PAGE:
When you think back upon the types of media that have had a profound emotional impact on you, what do you immediately default to? I would wager nearly everyone has that song that helped them through a bad breakup, the movie that changed the way they view the world around them, or the book that helped them escape the monotony or turmoil of daily life. But what about video games? Can gaming be more than just an entertaining diversion?
I think so, and I’m usually right on just about everything. As opposed to a simple video game review, I’d like to look at games that we already know are good and look beyond graphical capability and entertainment to measure how good they actually are. And, of course, as a direct affront to our fearless podcast leader, I’m going to start with Dark Souls.
Dark Souls a 3rd person, action/RPG released in 2011. As the spiritual sequel to the infamously difficult Demon’s Souls, Dark Souls has continued in the tradition of being a rewarding, yet “hard as balls” (yeah I quoted myself, so what?) game that revels in difficulty that is all but lost in modern gaming. In a world of free respawns and near punishment-free death, Dark Souls acts as a homage to the 3-life arcade games of old. But really, how hard is it?
It’s hard. It’s incredibly hard. It’s punishment in a gaming form. I have never been so angry in my life playing a video game. It’s difficult enough to make the Dalai Lama throw his controller at a crying orphan. The first enemy in the game will kill you. Then, you’ll get your bearings and not be surprised by him, and he’ll kill you. Then, you’ll start getting comfortable with the controls, and he’ll kill you again. Then, you’ll learn his attack patterns, where to find openings, when to strike and how to dodge. And then he’ll just murder you again.
This is Dark Souls. The game hinges on your ability to learn and improvise, to be aggressive and patient, and to just be ok with fucking dying all the time. You will die, a lot. And dying means losing a huge amount of progress in a level, as well as the ‘currency’ you use to buy items and to level your character. So why play the game? In return for playing one of the most frustrating games ever made and continuously failing to it, overcoming challenges is a deeply rewarding experience. Also, it’s just a damn good metaphor for life.
Most modern games put you in the shoes of an ubermench-like protagonist. In Dark Souls, you’re just a bro. A random dude who sorta knows how to swing a sword in a world where EVERY enemy can and probably will kill you at some point. Now there’s nothing wrong with the Master Chiefs of the gaming world. These characters empower the player and can provide the best kind of escape from normal everyday life. As a financial analyst working in a cubicle, sometimes there is nothing I like more than coming home, plugging in, and just saving the world before my girlfriend gets home and turns on “Revenge.”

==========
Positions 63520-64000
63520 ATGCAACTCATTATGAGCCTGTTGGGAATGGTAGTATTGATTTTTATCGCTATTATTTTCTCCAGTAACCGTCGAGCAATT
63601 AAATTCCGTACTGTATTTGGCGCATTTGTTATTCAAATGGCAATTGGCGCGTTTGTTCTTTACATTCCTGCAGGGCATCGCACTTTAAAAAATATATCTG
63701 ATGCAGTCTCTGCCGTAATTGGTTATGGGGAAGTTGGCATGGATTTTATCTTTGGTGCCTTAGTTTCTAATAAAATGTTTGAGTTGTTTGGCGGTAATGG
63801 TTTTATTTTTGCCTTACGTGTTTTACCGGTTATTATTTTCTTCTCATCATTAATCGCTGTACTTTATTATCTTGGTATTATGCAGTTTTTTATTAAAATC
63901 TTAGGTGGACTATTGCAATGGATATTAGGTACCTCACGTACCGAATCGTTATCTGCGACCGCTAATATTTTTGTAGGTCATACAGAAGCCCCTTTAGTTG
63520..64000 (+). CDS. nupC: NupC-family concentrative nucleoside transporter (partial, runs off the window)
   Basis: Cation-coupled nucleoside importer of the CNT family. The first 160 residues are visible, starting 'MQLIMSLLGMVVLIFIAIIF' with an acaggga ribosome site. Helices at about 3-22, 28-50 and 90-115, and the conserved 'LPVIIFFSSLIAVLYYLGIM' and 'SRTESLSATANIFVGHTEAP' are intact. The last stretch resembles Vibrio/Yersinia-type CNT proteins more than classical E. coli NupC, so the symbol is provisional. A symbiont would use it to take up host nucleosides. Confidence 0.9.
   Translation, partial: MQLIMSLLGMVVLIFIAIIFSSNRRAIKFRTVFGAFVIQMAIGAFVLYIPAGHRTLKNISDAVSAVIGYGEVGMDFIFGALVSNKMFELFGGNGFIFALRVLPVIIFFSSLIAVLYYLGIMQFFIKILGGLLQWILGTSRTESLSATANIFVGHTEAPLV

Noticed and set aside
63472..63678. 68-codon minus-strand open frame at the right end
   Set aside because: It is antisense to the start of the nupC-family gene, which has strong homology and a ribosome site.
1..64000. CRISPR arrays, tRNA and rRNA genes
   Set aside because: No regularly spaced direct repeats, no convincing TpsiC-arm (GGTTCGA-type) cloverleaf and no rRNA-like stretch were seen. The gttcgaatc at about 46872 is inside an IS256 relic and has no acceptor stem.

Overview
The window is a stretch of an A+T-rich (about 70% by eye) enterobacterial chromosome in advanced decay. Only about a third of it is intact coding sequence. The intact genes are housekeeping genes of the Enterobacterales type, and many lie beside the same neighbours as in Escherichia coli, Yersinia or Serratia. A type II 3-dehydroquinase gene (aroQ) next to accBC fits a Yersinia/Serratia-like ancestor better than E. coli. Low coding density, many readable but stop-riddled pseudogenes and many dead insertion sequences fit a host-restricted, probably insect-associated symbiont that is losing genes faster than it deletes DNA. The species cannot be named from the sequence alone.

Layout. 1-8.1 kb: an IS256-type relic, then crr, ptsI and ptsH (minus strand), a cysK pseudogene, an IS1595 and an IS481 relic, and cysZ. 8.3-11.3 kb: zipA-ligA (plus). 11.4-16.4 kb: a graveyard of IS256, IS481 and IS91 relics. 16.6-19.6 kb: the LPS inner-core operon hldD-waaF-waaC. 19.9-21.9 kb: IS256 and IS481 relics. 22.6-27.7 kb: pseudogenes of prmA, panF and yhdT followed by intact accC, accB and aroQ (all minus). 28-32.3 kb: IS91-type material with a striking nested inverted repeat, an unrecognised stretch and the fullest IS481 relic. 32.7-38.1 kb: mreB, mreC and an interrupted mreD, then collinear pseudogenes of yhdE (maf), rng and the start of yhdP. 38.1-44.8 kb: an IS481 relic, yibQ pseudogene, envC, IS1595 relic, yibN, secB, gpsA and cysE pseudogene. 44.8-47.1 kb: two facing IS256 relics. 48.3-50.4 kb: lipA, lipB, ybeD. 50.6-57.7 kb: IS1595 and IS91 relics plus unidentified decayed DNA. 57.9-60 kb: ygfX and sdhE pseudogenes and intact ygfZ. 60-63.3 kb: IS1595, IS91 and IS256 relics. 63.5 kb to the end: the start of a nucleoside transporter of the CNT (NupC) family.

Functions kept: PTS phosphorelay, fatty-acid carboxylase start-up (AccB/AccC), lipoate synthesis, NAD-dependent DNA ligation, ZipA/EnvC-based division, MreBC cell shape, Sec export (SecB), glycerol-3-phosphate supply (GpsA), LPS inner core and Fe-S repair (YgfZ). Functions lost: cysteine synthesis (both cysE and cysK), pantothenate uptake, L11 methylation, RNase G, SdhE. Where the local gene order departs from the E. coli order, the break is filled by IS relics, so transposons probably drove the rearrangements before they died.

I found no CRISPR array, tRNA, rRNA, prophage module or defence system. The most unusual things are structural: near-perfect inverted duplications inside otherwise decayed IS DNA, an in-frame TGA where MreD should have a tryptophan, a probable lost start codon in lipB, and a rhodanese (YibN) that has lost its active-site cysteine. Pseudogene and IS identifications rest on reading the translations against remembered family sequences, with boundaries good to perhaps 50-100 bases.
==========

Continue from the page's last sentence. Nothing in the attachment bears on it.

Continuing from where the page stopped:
However, playing a game like Dark Souls is rewarding because of the departure from the normal video game environment. You fail. You learn. You fail again. You adapt. You fail again. You reanalyze, strategize, focus, practice, hone your skills, prepare for a challenge until you feel like you can overcome anything. WHERE THE FUCK-ALL DID THAT SECOND GARGOYLE COME FROM?
(Spoiler Alert: ^)
Thus is life. No matter how educated and experienced you are, you will screw up at your job. No matter how well your relationship is going, something will inevitably fuck up. Sure, you've been walking for 23 years now, why the shit did you just fall face first on the pavement. But the rewards wouldn't be so sweet if it wasn't for the crushing failures.
Thus is Dark Souls. If you’re looking for an escape from your daily grind, this is not the game for you. However, if you’re looking to be truly challenged and feel legitimately successful playing a game, Dark Souls will chew you up, spit you out, back over you with car, and spray you down with an agitated skunk. But, as with life, pick yourself back up, duct tape that controller back together, apologize to the cat, and get back into it. It is truly one of the few games out there that will have a profound impact on your life and the way you appreciate both the many failures, and the few truly wonderful successes.